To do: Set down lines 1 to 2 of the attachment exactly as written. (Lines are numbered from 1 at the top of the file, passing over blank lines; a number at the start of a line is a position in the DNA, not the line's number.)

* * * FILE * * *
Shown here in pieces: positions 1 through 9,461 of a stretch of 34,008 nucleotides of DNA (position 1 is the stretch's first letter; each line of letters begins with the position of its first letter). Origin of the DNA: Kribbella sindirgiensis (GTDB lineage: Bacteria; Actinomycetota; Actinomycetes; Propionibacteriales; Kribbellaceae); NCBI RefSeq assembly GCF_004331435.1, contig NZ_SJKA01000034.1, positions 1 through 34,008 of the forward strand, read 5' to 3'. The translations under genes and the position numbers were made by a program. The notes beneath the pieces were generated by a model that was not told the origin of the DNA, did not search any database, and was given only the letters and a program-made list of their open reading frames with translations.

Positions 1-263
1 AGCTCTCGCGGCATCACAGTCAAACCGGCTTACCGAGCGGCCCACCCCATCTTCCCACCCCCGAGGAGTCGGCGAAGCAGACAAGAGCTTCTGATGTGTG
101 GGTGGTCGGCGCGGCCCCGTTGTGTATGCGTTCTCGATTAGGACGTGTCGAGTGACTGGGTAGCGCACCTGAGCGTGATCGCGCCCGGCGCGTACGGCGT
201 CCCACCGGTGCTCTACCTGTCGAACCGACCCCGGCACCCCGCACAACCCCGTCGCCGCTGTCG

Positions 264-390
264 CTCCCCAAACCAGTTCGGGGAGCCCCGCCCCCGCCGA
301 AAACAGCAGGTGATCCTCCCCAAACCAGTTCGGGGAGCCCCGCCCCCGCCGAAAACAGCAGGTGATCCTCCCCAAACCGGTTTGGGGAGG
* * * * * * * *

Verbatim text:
Shown here in pieces: positions 1 through 9,461 of a stretch of 34,008 nucleotides of DNA (position 1 is the stretch's first letter; each line of letters begins with the position of its first letter). Origin of the DNA: Kribbella sindirgiensis (GTDB lineage: Bacteria; Actinomycetota; Actinomycetes; Propionibacteriales; Kribbellaceae); NCBI RefSeq assembly GCF_004331435.1, contig NZ_SJKA01000034.1, positions 1 through 34,008 of the forward strand, read 5' to 3'. The translations under genes and the position numbers were made by a program. The notes beneath the pieces were generated by a model that was not told the origin of the DNA, did not search any database, and was given only the letters and a program-made list of their open reading frames with translations.

Positions 1-263